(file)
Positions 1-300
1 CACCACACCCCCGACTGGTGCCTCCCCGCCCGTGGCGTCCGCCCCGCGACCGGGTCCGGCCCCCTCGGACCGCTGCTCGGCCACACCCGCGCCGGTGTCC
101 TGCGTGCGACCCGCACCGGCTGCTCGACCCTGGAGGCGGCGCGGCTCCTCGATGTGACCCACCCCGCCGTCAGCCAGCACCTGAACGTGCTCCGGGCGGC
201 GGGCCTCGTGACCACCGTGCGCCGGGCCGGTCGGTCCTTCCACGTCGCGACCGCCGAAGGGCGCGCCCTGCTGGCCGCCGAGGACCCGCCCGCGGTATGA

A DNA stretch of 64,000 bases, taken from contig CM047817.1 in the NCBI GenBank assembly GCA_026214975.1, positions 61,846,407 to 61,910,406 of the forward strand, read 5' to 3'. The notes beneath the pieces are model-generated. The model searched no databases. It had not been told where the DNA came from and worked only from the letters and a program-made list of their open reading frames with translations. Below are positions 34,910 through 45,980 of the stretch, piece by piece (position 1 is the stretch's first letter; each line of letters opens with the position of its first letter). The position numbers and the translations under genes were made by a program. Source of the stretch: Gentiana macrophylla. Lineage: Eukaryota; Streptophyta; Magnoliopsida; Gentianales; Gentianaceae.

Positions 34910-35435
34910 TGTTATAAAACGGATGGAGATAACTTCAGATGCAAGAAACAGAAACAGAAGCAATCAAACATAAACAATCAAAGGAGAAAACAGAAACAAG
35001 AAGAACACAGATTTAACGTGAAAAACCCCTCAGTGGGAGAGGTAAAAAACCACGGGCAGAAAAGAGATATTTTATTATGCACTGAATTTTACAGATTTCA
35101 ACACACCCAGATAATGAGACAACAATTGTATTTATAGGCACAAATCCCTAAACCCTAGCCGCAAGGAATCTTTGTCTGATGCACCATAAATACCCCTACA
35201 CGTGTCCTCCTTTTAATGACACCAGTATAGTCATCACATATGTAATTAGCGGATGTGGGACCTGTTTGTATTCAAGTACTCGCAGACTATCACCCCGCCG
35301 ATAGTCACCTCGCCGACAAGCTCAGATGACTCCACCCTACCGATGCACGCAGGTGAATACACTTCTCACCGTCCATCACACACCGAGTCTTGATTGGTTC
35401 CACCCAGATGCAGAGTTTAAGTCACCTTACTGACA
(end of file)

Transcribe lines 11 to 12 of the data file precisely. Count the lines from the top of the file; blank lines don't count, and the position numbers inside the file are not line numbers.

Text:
35301 ATAGTCACCTCGCCGACAAGCTCAGATGACTCCACCCTACCGATGCACGCAGGTGAATACACTTCTCACCGTCCATCACACACCGAGTCTTGATTGGTTC
35401 CACCCAGATGCAGAGTTTAAGTCACCTTACTGACA